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Art: Ilya Kudriashov
Blood Before Richmond is a series of games recreating some of the Seven Days Battles fought between George B. McClellan's Army of the Potomac and the Confederate Army of Northern Virginia, under its daring new commander, Robert E. Lee. McClellan squandered a numerical advantage by demonstrating what would become a characteristic knack for turning tactical victories into strategic failures.Lee's ambitious battle plans were hindered by subordinates who seemed incapable of carrying them out - chief among them, oddly, the usually exemplary Stonewall Jackson. If either side had been up to snuff, the war might have been decided in Late June 1862. Tiny Battle Publishing is proud to present this series of quick-playing, medium-complexity games about these fascinating and overlooked battles of the American Civil War.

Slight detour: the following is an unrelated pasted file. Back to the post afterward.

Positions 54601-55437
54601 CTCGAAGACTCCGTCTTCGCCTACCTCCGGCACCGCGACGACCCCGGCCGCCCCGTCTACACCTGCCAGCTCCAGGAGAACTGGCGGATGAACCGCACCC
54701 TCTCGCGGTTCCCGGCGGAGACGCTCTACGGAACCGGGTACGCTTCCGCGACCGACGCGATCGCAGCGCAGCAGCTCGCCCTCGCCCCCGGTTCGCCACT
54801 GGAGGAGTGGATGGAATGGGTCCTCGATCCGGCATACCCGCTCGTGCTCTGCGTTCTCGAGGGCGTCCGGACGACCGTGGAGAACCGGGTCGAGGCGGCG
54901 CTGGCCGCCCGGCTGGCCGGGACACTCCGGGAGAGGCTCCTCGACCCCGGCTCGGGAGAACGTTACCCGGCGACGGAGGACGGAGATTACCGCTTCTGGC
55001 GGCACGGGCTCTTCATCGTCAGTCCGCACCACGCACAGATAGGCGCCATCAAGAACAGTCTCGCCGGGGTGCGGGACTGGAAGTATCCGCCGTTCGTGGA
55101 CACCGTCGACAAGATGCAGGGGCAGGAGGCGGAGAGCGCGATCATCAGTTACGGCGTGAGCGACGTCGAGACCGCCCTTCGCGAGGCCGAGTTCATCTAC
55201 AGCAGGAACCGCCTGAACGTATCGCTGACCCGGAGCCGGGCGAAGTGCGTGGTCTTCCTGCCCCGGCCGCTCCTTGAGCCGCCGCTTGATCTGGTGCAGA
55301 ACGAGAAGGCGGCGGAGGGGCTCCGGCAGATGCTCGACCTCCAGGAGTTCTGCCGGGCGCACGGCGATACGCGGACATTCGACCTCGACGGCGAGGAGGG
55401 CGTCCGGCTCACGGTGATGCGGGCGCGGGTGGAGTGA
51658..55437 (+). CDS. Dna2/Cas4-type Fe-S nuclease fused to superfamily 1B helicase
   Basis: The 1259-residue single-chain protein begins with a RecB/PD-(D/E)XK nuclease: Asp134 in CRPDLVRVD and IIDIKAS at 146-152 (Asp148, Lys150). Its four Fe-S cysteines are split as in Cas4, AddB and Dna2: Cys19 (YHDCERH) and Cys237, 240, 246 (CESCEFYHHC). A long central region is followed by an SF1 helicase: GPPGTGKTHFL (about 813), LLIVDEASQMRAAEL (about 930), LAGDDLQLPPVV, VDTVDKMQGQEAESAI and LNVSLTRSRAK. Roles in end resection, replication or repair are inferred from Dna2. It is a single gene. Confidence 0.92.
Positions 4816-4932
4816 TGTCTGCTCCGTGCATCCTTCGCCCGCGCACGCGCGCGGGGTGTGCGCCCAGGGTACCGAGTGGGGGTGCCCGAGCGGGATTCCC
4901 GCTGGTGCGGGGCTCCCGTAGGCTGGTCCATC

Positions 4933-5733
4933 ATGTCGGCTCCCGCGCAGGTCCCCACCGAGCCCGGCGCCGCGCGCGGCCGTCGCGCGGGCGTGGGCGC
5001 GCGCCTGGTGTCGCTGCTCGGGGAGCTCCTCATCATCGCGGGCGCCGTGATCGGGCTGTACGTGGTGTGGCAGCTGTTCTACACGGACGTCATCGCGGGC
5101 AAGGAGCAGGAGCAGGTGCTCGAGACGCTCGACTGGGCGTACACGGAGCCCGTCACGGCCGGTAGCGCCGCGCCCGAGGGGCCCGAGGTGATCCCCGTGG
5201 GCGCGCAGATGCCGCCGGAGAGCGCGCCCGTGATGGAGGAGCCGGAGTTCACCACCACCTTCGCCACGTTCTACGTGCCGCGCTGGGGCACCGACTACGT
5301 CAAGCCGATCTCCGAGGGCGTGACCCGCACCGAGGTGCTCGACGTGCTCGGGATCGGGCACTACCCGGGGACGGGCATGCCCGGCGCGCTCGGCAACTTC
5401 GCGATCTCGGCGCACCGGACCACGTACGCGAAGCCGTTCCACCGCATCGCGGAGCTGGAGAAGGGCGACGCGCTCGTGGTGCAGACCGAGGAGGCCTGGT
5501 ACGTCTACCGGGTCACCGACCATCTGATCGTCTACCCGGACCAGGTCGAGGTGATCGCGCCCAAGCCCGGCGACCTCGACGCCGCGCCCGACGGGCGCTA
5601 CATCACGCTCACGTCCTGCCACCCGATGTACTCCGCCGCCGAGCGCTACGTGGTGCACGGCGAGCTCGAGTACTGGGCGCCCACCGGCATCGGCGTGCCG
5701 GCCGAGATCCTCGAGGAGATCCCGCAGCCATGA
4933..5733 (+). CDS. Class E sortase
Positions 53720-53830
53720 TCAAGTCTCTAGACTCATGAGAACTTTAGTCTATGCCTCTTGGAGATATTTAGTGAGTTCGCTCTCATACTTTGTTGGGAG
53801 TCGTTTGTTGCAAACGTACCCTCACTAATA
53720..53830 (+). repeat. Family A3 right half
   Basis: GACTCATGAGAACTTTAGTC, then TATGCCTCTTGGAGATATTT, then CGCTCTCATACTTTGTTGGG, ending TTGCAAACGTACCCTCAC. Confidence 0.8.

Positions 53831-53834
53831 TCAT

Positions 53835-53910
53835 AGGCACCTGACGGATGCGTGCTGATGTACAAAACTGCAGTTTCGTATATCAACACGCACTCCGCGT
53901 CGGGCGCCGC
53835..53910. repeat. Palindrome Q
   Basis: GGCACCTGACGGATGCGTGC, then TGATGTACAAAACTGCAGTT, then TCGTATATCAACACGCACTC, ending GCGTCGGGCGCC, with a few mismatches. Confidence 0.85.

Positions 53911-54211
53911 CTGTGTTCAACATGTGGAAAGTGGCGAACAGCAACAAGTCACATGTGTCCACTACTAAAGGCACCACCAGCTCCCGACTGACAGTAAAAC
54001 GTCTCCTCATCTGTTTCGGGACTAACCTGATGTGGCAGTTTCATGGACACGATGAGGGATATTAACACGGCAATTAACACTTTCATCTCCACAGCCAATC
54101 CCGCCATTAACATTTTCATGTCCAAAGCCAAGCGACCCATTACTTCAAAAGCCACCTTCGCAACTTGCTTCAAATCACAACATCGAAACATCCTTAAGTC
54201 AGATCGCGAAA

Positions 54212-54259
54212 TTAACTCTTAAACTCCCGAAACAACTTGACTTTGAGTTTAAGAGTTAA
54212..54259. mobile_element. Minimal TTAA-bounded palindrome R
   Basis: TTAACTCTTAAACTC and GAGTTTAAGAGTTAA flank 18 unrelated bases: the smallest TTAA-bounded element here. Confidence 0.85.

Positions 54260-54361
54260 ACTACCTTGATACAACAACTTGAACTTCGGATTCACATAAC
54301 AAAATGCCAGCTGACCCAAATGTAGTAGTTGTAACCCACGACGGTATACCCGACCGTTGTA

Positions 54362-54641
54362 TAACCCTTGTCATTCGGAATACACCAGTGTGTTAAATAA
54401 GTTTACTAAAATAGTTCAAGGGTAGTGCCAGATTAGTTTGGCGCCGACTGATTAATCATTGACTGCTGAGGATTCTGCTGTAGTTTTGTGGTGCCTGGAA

The story of the Seven Days is the story of bizarrely incompetent leaders and badly-timed attacks, but Savage's Station really takes the cake. The usually wily Rebel general "Prince John" Magruder is charged with leading an attack on the lightly-defended Union rear, to be supported by three divisions under Stonewall Jackson. Jackson got confused and never showed (surprise-surprise),and Magruder, stoned out of his gourd on morphine, dragged his feel all day before finally launching a half-hearted assault after 5PM, which was ended by a sudden thunderstorm.
This is the smallest of the games in the Blood Before Richmond series, and it's all about evaluating risk and pressing your luck. The Confederate Player can bring in extra units, such as the Land Merrimack (a rail mounted naval gun) but at the cost of precious VP. Will he have enough time to make up the difference, or will the game be called on account of rain?
A modified 2d6 die roll determines which Confederate Divisions activate on a given turn. Divisions that didn't pull their weight historically are less likely to show up than those that did most of the fighting. It's a simple, clever, and elegant way to recreate the difficulties Lee had during the Seven Days.
Flipping a counter over when you take a hit doesn't capture the feel of bloody infantry collisions or the horrifying impact of artillery fire. The unique "stack of steps" system uses Step Counters stacked beneath the ID Counter to account for brutal attrition and devastating wipe-outs.